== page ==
Can Your Writing Pass This Test? Take It to Find Out

This simple test by Business Writing blog made me think. Not only my own writing, but also two self-published nonfiction ebooks that I had recently downloaded from Amazon. Both books began with an Introduction that included typos, minor errors and a handful of abbreviations. Both authors are experts who have deep knowledge in their field, but writing a book to a general audience is something else. Nonetheless, the test in the article is suitable if you are planning a blog post, long email message, or anything else where you have to explain something to a reader.

Best Android apps for writing your next novel

Slashgear has reviewed a bunch of writing applications that run on Android phones and tablets. That’s right. Dedicated writing apps are available for smartphones and tablets because you never know when the inspiration hits. I’m going to try one or two and see if I am more or less productive on my phone. Here is our round-up of writing apps for PCs.

book cover image: The Honest Tribe by Max Boyle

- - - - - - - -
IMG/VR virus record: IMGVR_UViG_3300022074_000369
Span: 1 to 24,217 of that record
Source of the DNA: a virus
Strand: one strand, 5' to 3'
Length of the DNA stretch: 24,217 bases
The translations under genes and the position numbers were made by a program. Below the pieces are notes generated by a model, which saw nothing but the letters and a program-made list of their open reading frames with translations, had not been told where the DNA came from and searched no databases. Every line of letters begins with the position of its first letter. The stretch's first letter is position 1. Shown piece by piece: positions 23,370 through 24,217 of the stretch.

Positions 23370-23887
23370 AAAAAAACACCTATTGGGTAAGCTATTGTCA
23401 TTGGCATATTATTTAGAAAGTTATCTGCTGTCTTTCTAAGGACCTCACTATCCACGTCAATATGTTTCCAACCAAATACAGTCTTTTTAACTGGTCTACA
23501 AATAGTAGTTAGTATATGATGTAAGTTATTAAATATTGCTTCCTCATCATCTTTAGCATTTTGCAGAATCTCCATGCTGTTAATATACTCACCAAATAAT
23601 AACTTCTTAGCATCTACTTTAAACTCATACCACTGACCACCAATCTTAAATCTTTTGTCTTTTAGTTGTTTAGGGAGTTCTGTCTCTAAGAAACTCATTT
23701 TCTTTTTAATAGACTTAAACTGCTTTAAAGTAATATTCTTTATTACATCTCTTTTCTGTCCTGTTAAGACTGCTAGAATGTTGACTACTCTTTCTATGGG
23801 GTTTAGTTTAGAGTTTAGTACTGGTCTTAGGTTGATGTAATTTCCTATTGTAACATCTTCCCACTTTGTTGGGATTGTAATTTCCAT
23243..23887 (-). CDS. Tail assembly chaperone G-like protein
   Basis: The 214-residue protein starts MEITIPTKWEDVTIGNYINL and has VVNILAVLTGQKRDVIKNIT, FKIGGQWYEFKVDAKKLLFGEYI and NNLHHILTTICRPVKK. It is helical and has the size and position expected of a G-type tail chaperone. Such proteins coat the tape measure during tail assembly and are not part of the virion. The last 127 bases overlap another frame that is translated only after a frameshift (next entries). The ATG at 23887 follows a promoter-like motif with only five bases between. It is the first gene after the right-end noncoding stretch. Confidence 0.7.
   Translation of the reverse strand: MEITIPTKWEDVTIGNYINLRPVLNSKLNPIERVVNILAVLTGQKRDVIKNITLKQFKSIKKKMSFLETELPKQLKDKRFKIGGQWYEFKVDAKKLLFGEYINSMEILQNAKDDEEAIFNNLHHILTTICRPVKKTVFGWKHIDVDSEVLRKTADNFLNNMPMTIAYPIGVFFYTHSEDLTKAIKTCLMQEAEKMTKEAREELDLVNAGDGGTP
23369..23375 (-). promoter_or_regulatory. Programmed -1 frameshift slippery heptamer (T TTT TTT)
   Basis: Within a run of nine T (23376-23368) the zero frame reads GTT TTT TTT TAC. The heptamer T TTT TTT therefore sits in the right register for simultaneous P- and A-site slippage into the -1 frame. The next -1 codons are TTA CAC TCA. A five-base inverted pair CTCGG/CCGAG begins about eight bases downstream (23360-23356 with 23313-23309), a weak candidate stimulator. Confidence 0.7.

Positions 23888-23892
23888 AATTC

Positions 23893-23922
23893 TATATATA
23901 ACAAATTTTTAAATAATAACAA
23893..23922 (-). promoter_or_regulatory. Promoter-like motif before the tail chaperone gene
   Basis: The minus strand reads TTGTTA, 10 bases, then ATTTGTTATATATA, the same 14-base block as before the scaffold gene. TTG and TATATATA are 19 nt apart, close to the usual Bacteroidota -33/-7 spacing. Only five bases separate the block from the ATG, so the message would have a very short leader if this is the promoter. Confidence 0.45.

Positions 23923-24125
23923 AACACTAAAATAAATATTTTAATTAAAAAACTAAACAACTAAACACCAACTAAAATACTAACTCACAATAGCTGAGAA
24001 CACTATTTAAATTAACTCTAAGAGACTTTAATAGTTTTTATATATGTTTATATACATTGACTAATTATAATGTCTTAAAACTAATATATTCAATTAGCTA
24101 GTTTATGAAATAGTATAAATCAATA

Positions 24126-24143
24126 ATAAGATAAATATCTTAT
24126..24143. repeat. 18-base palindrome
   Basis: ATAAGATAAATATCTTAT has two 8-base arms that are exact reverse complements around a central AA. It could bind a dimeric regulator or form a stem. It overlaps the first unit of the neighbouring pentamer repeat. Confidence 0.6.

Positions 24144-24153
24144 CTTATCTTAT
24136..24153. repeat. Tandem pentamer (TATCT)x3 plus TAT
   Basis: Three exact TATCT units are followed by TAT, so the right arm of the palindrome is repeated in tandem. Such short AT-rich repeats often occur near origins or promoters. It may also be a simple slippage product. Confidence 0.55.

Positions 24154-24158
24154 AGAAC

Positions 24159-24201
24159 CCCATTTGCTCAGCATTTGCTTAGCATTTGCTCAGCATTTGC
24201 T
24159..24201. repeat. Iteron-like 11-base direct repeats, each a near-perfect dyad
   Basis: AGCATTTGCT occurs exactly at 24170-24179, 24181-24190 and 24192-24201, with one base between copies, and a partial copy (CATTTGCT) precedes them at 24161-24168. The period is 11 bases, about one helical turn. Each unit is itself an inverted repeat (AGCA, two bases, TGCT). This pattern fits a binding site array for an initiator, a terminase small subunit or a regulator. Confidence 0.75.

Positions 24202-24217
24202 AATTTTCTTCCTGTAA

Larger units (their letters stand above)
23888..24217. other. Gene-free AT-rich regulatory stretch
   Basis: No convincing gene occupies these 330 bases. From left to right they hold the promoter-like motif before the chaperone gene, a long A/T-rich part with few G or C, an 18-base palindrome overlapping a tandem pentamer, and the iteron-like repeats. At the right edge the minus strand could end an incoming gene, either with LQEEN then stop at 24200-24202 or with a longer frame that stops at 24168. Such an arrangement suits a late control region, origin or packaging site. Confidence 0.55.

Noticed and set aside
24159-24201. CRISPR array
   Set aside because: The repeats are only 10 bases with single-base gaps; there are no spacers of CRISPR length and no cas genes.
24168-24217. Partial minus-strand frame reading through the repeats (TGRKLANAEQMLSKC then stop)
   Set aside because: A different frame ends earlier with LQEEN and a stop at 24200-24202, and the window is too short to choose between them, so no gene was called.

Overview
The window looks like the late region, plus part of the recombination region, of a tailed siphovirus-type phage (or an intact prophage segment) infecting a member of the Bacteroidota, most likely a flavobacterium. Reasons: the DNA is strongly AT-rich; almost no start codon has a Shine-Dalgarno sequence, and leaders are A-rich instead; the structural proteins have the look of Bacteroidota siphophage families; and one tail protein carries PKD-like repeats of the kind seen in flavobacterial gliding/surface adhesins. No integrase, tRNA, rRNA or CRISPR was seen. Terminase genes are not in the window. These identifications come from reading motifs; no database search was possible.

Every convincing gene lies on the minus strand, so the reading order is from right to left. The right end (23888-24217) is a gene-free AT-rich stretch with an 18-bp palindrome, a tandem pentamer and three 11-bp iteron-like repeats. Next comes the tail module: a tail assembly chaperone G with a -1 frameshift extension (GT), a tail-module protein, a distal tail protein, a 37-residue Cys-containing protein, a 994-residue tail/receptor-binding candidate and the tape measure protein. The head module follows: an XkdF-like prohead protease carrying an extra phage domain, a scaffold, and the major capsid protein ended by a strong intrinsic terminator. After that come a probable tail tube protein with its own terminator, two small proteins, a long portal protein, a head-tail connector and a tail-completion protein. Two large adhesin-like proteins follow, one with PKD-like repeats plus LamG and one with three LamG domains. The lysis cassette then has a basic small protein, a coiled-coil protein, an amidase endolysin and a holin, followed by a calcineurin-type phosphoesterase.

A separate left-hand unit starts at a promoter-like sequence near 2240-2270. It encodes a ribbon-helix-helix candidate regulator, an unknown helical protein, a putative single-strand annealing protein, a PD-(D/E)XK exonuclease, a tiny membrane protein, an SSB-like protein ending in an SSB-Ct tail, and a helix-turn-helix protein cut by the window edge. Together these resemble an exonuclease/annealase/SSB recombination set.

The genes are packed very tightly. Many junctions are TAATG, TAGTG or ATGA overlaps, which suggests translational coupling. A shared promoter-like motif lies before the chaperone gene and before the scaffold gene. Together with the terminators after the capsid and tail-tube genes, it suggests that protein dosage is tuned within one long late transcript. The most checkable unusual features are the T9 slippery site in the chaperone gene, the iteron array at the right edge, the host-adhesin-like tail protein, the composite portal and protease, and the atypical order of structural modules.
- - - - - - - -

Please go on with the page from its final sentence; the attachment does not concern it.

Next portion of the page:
The five tech giants are also media business giants that dominate the distribution of ebooks

2017-10-23

Five tech giants, Amazon, Apple, Facebook, Google and Microsoft are marketing products that most of us use daily – some people perhaps use them most of the hours they are awake. Each of these tech giants is – one way or another – a media company. Amazon, Apple, Google, and Microsoft sell digital media products from their online stores. Facebook and Google are categorized as publishers in a number of markets, because they distribute news and information to the public. All these companies have enormous powers to promote or block items and products.
Microsoft ebook store in the Edge web browser
Facebook reports it has more than two billion active users on its social media service. About 45 percent of American adults get news from Facebook. Although Facebook doesn’t admit it is a media company, that’s how it is treated, for instance, within EU.